PEOPLE v. GALVIN

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District Court of Appeal, First District, Division 2, California.

The PEOPLE of the State of California, Plaintiff and Respondent, v. Arthur D. GALVIN, Defendant and Appellant.

Cr. 3232.

Decided: February 05, 1957

Arthur D. Galvin, in pro. per. Edmund G. Brown, Atty. Gen., Clarence A. Linn, Asst. Atty. Gen., William M. Bennett, Deputy Atty. Gen., for respondent.

Arthur D. Galvin and Manuel Gonzales, his co-defendant in the court below, were indicted and jointly charged by the Grand Jury of San Mateo County on seven counts of robbery and four counts of assault with a deadly weapon. They were tried by a jury and both were found guilty of all counts. Each of the robberies was found by the jury to be robbery in the first degree. Judgment were duly pronounced and entered. Each defendant moved for a new trial and for probation. These motions were denied.

Arthur D. Galvin alone appeals from the judgment of conviction against him in which he was sentenced to imprisonment in the state prison for the terms prescribed by law, the sentences to be served concurrently. He also appeals from the order denying his motion for a new trial.

Appellant appears here in propria persona. It is most difficult for us to determine from his brief the grounds relied upon for reversal. His brief is devoid of any of the supporting transcript references required by Rule 15(a) of the Rules on Appeal. A cursory perusal of the brief discloses that appellant is illiterate and unskilled in the law. Obviously, he labors at a great disadvantage in attempting to present his appeal. In the main, the brief consists of a diatribe against the law and its processes. An excerpt will illustrate this. We quote verbatim:

‘Since every court in this union seems to overrule this case it leaves appellant with no other opinion except to pray to this court to reverse the false double jeopardy convictions, and order appellant in this case discharged from custody, upon each ground set fourth independantly with many combinations of compounded denials of due process of law denied them in this case, which will shock justice to see the compounded, heaped up multiple errors inflicted against them under a steam rollijg chronic, ghastly, gruesome, slavish, restricted, gagged, curtained, calculated nortorious exclusion, of disclosures of all petenent circumstances of true facts which should have been produced into an open court trial but was excluded under the cloak of laws with accompanying hardship, and preventions by subverted exact exclusins of denial of due process of law in this case appellants were doomed helpless in their tracks, with no possible chance to receive an open court fair trial, with swelling streams of broadsided news papers, of hatred, and violent bitterness against them, to create a climate of hysteria against them, by fanning the fires of hatred, not allowing appellants a sketchy token of a speculation of their rights to have an open court fair trial in this case.’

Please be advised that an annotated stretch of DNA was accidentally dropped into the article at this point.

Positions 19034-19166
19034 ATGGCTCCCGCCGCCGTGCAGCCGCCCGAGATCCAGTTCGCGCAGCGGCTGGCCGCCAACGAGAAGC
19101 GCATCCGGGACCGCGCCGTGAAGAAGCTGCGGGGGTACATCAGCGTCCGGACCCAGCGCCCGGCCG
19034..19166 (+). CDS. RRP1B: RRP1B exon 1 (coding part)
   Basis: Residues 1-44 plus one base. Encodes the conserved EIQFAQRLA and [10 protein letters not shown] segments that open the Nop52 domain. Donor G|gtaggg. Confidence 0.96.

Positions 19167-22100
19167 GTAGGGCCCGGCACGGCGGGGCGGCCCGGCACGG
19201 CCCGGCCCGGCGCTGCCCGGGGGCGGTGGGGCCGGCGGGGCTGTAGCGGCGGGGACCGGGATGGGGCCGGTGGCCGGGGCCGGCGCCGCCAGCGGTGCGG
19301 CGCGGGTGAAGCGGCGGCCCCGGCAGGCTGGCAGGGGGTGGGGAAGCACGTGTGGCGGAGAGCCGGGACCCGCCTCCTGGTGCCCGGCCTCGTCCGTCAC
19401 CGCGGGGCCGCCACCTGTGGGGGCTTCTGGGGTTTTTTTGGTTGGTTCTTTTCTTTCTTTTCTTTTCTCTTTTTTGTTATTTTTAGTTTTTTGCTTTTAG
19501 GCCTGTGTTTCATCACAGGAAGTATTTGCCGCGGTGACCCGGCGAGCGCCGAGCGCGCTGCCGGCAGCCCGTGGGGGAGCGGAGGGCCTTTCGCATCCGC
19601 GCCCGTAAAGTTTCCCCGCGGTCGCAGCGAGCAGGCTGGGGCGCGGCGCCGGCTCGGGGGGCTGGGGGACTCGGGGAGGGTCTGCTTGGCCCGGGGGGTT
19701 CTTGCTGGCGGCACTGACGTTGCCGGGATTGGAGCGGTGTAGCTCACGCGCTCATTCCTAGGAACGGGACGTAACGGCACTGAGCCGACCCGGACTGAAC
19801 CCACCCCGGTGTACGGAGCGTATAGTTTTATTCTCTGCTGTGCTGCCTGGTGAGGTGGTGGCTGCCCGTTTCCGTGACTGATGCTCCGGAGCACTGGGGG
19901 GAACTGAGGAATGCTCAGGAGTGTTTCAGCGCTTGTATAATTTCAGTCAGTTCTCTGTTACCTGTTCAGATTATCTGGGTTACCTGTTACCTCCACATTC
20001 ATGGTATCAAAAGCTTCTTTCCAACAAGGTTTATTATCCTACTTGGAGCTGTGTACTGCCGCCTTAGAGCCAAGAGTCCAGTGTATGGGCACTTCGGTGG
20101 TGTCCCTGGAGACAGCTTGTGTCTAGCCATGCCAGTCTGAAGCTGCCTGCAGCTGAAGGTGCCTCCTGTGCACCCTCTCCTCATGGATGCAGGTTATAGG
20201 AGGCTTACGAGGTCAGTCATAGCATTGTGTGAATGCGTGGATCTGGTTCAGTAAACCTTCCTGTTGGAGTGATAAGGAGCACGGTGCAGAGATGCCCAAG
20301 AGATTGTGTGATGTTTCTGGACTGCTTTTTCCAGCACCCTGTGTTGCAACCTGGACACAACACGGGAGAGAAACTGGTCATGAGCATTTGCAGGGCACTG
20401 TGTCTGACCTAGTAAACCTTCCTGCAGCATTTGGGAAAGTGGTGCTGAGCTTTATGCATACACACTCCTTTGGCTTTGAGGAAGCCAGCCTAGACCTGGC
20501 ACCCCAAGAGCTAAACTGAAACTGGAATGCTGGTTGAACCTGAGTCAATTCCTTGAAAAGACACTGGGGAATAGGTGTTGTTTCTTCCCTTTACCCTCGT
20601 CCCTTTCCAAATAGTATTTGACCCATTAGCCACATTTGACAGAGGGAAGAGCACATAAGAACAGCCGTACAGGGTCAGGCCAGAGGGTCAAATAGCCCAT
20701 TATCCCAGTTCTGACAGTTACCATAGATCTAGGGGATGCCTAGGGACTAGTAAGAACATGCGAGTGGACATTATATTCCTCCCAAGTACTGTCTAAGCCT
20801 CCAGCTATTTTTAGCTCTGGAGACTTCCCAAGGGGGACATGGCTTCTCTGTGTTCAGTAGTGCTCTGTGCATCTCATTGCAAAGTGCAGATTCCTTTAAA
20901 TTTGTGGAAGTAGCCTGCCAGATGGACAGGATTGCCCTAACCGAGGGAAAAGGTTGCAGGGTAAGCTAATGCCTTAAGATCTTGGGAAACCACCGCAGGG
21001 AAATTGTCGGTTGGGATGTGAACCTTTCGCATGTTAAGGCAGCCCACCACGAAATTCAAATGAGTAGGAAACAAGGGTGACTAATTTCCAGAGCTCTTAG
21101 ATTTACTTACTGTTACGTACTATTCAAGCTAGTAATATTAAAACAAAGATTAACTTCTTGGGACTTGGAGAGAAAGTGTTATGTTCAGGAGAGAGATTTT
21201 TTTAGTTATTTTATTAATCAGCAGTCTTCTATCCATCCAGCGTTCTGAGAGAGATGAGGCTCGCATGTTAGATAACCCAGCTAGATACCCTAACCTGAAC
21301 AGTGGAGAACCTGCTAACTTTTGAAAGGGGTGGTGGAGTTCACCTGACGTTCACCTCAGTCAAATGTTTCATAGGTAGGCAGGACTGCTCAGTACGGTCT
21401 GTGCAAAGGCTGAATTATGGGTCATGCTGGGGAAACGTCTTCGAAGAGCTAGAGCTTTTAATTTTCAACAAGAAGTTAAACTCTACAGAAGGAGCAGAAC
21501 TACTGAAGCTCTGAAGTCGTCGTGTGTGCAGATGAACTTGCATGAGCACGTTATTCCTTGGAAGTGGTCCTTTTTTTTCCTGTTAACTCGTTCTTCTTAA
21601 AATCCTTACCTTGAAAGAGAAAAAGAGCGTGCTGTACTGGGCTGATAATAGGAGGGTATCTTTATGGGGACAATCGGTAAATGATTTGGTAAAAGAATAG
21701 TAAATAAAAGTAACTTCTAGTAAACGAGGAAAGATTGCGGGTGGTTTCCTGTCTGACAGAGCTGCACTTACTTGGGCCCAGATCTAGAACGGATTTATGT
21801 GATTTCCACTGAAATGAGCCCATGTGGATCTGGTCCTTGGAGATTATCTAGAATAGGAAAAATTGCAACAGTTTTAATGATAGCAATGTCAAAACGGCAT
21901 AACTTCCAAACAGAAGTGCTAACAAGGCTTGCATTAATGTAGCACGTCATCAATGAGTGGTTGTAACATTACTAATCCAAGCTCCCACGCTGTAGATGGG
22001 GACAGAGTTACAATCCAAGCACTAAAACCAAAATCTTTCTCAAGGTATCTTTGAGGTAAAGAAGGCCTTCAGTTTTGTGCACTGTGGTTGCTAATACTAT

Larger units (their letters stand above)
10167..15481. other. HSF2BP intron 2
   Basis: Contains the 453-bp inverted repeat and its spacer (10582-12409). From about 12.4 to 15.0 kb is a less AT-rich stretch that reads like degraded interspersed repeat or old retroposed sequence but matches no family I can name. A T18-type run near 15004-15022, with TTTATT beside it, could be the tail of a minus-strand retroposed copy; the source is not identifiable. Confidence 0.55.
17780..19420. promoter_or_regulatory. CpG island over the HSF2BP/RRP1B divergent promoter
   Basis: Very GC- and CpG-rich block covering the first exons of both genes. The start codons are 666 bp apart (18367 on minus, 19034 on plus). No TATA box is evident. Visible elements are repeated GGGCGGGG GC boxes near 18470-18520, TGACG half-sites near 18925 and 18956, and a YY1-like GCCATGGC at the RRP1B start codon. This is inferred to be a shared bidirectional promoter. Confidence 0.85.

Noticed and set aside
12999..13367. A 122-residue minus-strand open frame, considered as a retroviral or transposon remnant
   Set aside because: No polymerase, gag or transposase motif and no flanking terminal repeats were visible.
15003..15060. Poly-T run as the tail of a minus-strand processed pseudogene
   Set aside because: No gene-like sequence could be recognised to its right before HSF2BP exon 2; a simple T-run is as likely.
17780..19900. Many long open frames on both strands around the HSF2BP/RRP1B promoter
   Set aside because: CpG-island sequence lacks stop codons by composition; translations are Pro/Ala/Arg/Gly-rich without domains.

Respondent has moved to dismiss the appeal upon the grounds that appellant's brief is lacking in any supporting transcript references or applicable authorities and that it is frivolous and without merit. While it is true that appellate court is not required to speculate as to the errors which an appellant seeks to have reviewed unless he particularly sets them forth with appropriate supporting references and authorities, we are disposed to indulge liberality in this case and shall, therefore, disregard technical defects and consider the substance of the brief insofar as we are able to understand the points attempted to be made. The appeal will be disposed of on its merits rather than upon the motion to dismiss.

Disentangled from the wholly unjustified vilification which practically obscures its substance, the essence of the appeal is: (1) That the verdict and judgment are contrary to law and the evidence; (2) that appellant has been placed twice in jeopardy for the same offense in violation of the Fifth Amendment to the Constitution of the United States and Article 1, Section 13 of the Constitution of California, and has been convicted and is being punished twice for the same offense, contrary to the provisions of section 654 of the Penal Code; (3) that appellant was charged with second degree robbery and convicted of first degree robbery.

The record, viewed in the light most favorable to the People, discloses facts which may be summarized as follows: